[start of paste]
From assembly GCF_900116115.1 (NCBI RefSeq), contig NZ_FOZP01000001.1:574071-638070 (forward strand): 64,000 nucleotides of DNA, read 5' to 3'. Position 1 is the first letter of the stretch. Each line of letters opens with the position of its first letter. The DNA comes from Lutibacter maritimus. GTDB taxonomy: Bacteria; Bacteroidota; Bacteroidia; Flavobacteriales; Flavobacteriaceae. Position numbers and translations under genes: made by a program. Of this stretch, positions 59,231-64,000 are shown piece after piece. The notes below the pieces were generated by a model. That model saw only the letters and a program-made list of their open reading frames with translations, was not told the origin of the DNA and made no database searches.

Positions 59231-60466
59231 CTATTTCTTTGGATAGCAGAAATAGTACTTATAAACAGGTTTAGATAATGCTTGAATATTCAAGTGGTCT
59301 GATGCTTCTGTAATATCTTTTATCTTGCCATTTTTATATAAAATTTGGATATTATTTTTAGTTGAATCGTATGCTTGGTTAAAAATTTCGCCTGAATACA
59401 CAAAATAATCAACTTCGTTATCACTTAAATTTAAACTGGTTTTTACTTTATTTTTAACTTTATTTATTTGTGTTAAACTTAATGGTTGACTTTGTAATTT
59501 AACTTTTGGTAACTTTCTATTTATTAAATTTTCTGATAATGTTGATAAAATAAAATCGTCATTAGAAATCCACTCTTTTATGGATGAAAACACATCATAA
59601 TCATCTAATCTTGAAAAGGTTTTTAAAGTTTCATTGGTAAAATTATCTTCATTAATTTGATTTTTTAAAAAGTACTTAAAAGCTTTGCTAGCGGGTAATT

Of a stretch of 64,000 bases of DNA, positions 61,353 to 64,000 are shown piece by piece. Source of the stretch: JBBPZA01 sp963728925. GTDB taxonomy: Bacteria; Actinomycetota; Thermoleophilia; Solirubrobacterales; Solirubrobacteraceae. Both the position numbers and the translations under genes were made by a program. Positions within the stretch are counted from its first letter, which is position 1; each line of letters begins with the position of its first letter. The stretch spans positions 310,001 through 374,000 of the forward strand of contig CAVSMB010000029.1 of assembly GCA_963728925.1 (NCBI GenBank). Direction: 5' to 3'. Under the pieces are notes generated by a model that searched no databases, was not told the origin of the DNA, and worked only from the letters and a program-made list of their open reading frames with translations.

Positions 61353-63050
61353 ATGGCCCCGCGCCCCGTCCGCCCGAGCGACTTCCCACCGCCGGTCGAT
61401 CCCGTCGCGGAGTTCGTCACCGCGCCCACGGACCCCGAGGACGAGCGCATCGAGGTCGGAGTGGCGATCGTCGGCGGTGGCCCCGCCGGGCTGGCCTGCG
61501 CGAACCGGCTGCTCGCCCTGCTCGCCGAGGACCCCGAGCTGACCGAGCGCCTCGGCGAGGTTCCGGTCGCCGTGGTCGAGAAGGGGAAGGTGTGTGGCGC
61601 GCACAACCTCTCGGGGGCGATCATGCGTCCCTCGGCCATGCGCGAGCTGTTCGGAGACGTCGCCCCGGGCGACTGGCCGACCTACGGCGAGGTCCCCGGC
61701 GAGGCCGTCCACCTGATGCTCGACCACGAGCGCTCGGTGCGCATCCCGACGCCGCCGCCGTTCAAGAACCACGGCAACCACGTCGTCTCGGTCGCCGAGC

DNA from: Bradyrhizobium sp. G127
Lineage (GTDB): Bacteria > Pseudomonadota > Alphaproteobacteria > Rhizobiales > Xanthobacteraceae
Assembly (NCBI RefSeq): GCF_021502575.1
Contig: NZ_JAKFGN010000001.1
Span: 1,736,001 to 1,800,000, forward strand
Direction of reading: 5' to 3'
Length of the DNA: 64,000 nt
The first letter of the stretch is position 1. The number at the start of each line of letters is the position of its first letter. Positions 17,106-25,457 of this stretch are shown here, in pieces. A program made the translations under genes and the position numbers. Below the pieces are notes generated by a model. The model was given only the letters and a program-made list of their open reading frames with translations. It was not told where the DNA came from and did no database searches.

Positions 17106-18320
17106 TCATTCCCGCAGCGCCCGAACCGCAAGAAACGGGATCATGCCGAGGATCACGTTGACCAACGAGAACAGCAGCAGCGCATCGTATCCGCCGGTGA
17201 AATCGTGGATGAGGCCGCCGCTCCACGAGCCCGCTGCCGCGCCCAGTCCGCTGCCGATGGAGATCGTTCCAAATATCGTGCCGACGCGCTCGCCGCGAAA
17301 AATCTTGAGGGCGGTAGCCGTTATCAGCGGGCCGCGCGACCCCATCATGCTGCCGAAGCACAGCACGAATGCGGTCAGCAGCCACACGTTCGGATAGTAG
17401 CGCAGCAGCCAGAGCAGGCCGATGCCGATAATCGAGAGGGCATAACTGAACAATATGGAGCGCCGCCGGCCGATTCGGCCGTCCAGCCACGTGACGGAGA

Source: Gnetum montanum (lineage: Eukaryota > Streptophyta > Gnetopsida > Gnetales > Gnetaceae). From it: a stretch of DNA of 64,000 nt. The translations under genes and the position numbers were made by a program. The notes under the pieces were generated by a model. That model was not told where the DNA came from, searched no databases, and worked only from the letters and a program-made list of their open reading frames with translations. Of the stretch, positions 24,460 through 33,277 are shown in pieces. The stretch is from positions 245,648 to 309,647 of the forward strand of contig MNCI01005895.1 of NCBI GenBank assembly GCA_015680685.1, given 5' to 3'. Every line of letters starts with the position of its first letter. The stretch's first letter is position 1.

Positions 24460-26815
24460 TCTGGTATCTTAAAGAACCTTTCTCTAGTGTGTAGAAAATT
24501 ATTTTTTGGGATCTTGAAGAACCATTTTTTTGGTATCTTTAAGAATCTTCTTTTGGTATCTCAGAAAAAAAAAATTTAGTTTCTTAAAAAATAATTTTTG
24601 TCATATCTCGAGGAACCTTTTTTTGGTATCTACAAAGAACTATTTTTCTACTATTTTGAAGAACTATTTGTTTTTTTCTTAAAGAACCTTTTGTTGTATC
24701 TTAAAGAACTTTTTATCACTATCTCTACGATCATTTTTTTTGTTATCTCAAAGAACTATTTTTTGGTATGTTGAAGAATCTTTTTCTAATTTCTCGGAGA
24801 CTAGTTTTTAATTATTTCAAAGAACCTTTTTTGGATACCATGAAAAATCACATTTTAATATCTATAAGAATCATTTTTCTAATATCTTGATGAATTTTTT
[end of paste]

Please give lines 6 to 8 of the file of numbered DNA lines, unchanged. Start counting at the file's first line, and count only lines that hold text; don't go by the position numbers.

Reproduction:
59501 AACTTTTGGTAACTTTCTATTTATTAAATTTTCTGATAATGTTGATAAAATAAAATCGTCATTAGAAATCCACTCTTTTATGGATGAAAACACATCATAA
59601 TCATCTAATCTTGAAAAGGTTTTTAAAGTTTCATTGGTAAAATTATCTTCATTAATTTGATTTTTTAAAAAGTACTTAAAAGCTTTGCTAGCGGGTAATT

Of a stretch of 64,000 bases of DNA, positions 61,353 to 64,000 are shown piece by piece. Source of the stretch: JBBPZA01 sp963728925. GTDB taxonomy: Bacteria; Actinomycetota; Thermoleophilia; Solirubrobacterales; Solirubrobacteraceae. Both the position numbers and the translations under genes were made by a program. Positions within the stretch are counted from its first letter, which is position 1; each line of letters begins with the position of its first letter. The stretch spans positions 310,001 through 374,000 of the forward strand of contig CAVSMB010000029.1 of assembly GCA_963728925.1 (NCBI GenBank). Direction: 5' to 3'. Under the pieces are notes generated by a model that searched no databases, was not told the origin of the DNA, and worked only from the letters and a program-made list of their open reading frames with translations.